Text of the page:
Japan reported the biggest jump in nominal wages in nearly 26 years in December, due to strong wage growth to offset price hikes, which is considered as a critical condition for the Bank of Japan to pull back its ultra-easy monetary policy.
On Tuesday, the Ministry of Labor released data showing that real wages, which adjust for inflation, increased by 0.1% in December from the same month a year ago, the first increase in real wages in nine months.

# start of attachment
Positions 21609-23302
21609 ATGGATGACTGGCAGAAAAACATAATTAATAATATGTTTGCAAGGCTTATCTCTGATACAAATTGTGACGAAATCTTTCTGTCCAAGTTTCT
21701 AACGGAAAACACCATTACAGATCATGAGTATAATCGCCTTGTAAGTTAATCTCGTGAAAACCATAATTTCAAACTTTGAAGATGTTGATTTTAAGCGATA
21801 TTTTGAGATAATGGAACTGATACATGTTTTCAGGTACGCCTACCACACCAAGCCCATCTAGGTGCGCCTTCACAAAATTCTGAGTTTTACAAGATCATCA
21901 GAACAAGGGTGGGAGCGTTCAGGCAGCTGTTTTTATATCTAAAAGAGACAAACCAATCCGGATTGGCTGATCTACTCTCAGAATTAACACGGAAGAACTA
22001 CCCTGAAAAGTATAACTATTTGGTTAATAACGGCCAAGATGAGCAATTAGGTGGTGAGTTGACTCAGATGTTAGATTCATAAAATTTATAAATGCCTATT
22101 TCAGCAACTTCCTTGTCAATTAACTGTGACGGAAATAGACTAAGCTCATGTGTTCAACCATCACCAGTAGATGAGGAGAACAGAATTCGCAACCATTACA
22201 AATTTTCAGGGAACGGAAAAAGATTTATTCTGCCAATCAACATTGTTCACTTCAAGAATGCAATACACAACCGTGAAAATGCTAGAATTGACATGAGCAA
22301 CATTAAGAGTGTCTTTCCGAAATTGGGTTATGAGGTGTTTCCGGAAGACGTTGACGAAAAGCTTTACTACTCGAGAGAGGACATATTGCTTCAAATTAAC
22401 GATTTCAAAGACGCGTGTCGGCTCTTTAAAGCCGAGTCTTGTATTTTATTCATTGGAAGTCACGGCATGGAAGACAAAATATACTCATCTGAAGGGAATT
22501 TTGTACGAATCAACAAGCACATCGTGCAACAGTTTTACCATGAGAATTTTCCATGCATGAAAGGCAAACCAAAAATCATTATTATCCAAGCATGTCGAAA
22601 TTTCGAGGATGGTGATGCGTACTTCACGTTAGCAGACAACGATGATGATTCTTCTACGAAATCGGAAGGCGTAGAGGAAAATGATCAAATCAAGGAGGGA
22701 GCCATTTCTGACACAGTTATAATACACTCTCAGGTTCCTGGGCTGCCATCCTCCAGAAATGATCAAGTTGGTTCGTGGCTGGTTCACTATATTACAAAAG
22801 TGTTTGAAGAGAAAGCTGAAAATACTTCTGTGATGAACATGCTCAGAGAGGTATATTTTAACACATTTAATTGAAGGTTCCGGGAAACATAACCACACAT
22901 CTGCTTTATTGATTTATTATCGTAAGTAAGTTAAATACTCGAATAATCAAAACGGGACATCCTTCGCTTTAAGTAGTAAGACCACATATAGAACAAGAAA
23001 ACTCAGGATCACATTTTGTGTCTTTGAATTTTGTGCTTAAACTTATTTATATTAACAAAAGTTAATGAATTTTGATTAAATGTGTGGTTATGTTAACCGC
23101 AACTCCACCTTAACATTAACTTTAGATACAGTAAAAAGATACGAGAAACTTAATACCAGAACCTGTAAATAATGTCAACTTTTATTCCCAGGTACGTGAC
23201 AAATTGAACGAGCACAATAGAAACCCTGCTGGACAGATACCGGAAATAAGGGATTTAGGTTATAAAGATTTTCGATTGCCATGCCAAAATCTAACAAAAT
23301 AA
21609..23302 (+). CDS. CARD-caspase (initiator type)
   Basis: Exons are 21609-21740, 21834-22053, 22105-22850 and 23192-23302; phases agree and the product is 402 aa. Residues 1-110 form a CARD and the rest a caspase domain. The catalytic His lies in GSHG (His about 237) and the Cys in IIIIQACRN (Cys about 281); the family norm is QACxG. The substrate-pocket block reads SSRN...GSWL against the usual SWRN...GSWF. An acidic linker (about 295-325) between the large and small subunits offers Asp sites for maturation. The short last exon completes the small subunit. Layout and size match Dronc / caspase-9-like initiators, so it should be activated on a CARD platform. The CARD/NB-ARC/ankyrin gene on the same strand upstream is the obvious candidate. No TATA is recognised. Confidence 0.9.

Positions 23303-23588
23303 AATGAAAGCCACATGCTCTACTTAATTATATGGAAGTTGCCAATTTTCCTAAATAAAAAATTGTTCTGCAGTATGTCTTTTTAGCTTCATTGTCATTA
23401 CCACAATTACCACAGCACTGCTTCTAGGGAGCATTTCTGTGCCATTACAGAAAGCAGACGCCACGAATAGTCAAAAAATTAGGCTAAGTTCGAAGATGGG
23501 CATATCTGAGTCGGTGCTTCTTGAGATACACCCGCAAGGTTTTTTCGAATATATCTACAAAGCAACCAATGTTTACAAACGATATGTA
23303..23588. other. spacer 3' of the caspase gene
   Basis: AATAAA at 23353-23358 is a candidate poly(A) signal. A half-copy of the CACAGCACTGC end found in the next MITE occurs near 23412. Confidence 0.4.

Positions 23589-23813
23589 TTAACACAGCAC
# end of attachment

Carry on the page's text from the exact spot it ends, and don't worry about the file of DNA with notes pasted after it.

Nominal wages, meanwhile, increased by 4.8% year over year in December, the highest annual increase since January 1997’s 6.6%.
It was in line with the 4.8% increase in the ministry’s preferred measure of inflation for determining real wage increases, which includes the cost of fresh food but not the comparable rent paid by property owners. This rate of inflation was the highest seen since May of 1981, when it hit 5.1%.
The nominal salary growth in Japan in 2022 was 2.1%, the highest annual increase since 4.4% in 1991. Despite a 0.6% increase in nominal wages from 2020 to 2021, inflation at four-decade high levels caused real wage growth to go into negative territory, at -0.9%.